I'm delighted to welcome Laurie R. King today. For the one or two of you on the planet who don't know her work she's the prolific and award winning author, a friend, who writes ( among her many books) the Kate Martinelli series set in SF and starting with the The Beekeeper’s Apprentice another series featuring young Mary Russell who becomes an apprentice, then partner of Sherlock Holmes in early 20th century England. Books in that series appear regularly, taking the duo and their cohorts on into the Twenties and around the world, winning admiration far and wide. Today marks the publication of The Bones of Paris. A story set among Surrealists, artists and a drink with the notorious Kiki of Montparnasse. Congratulations And welcome Laurie. LaurieR.King.com
Only “Shakespeare’s London” comes close to being so specifically evocative. Twenties Paris is life writ large—booze and sex and the fever of creativity, the kinds of friendships and life choices that no one had ever had before. As if a venerable city fell beneath an occupying army of undergraduates, ’20s Paris what happens when you stir a whole lot of Americans into a post-war city and tell them to work hard and play harder.
|Alice B. Toklas & Gertrude Stein|
The place exploded. Of course, there had been Americans in Paris since before there was an America—Ben Franklin wasn’t the last to have a good time along the banks of the Seine. Gertrude Stein (“America is my country, and Paris is my home town.”) settled in during 1903, but the invasion truly exploded in 1921. That spring, honeymooners F. Scott and Zelda Fitzgerald (“The best of America drifts to Paris.“) fell in love with the City of Light. In July, Man Ray arrived and got out his camera. In December, Hemingway and his own new wife sailed to a new life along the Seine, indelibly linking his name with that of the city:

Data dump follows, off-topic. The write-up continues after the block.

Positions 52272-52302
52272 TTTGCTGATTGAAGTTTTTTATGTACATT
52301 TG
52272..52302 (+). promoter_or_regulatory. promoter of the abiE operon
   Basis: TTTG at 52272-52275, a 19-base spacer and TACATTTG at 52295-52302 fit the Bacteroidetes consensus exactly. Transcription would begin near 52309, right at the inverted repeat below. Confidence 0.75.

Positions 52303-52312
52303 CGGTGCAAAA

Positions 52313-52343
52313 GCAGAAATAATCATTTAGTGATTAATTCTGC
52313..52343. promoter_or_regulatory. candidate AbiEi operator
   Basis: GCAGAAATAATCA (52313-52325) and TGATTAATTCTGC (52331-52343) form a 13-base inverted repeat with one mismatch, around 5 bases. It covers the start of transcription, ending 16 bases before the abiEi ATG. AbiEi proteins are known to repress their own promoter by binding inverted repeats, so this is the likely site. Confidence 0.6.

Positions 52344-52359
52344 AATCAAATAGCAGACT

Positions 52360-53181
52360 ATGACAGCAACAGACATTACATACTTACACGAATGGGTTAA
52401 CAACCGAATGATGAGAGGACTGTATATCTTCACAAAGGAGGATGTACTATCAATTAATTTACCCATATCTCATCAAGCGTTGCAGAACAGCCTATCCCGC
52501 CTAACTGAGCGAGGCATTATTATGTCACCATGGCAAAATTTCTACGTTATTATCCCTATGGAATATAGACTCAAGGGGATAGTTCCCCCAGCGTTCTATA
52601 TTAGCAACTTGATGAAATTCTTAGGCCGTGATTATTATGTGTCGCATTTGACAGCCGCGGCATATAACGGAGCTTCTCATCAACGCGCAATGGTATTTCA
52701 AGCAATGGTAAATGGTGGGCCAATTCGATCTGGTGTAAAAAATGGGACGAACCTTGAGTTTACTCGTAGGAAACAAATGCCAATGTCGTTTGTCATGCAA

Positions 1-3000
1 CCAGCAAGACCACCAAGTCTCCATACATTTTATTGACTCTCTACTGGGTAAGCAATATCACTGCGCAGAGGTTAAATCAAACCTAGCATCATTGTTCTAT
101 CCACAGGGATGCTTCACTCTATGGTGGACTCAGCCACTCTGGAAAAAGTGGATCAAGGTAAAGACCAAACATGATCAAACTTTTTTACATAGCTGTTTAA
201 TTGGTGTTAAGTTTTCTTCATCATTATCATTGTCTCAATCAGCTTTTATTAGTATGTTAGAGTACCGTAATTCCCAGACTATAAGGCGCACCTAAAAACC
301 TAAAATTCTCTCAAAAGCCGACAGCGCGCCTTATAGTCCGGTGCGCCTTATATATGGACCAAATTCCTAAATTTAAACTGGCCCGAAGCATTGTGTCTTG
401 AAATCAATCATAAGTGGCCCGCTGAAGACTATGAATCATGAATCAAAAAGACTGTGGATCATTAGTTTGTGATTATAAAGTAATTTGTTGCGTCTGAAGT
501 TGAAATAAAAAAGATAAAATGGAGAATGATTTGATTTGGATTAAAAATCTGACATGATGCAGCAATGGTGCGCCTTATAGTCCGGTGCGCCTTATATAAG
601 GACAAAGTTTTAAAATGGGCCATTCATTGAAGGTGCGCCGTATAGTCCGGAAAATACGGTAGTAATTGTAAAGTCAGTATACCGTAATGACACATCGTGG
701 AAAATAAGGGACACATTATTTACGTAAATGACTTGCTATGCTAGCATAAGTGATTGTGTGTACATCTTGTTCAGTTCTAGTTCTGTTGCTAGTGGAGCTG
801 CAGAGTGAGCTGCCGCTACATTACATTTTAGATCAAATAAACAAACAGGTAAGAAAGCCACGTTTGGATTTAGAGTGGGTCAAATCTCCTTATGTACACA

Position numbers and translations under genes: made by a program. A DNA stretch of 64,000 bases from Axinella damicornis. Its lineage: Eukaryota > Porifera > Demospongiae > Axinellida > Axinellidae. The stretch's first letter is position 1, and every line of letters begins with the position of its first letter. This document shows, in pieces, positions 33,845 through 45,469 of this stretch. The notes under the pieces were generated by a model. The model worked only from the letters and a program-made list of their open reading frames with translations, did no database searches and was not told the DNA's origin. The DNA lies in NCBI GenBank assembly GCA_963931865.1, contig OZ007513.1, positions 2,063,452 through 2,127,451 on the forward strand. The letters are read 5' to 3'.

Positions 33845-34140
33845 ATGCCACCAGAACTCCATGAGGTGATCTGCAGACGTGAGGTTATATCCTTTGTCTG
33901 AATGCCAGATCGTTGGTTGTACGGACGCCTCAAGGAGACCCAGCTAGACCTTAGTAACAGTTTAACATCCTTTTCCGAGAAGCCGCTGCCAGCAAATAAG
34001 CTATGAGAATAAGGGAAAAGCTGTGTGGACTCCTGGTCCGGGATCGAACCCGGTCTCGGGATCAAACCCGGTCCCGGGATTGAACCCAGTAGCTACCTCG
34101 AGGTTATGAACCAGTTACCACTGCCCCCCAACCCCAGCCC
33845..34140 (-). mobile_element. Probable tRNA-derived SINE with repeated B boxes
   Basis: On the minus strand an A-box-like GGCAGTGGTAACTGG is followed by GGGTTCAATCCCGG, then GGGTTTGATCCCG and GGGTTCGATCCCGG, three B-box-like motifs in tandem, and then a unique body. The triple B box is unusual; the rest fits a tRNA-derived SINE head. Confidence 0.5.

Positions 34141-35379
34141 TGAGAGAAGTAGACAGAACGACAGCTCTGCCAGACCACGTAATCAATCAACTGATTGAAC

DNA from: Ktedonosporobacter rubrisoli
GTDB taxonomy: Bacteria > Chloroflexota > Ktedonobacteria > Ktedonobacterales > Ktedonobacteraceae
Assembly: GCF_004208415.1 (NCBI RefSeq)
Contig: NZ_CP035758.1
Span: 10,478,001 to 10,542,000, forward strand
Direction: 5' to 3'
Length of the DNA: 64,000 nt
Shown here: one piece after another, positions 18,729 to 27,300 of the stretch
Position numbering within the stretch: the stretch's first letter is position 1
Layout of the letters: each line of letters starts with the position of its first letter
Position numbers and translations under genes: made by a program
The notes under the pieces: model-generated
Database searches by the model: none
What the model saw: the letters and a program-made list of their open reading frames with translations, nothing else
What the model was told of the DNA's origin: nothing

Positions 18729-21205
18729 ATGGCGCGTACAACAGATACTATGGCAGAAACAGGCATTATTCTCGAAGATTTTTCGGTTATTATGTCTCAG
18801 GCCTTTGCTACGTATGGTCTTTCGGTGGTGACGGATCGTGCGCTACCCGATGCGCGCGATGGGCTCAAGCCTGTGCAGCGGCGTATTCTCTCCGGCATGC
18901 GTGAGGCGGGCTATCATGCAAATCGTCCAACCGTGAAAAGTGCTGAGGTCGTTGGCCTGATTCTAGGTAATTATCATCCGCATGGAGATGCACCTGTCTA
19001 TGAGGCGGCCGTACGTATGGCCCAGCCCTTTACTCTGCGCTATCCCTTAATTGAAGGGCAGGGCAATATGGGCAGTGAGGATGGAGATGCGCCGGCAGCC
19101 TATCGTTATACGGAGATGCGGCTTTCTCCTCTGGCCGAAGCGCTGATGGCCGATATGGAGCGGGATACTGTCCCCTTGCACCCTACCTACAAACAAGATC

(And why, I wonder, is Hemingway not regarded as a Romantic writer?)
Every one of these cultural scouts wrote home with enticements about how cheap it was, how beautiful, how it was The Place to Be. Soon, artists and writers rolled in on every boat across the Atlantic, and although a few had money enough for the Ritz, most gravitated to Montparnasse, where rents were low and wine (to say nothing of women and song) plentiful. So what if the apartments were under-heated, ill-served by running water, and generally unconnected to the sewer mains? A True Artist is above mere comfort.
And for a few years, the Left Bank did indeed bubble with creativity. A very few years. The tourist checklist of sights expanded to include drunken cafés and the art crawl. Middle-class Americans out for a summer’s lark sailed to France and plunked themselves down on the café terraces, buying drinks for the denizens, collecting napkin-sketches and stories about “Hem” and “Scott” to parade before their friends back in Indiana, buying up a few daring bits of modern art to hang on their dining rooms walls.
By the end of the hot summer of 1929, no one needed the Crash to tell them that the Twenties in Paris were over.
Which is precisely when a writer moves in, treasuring the end of things like an actor treasures a well-lit stage. A city filled with old buildings and new life, the dregs of an expatriate community, an entire era on the verge of collapse.
Perfect stage-setting for a thriller.
Laurie for Cara—Tuesday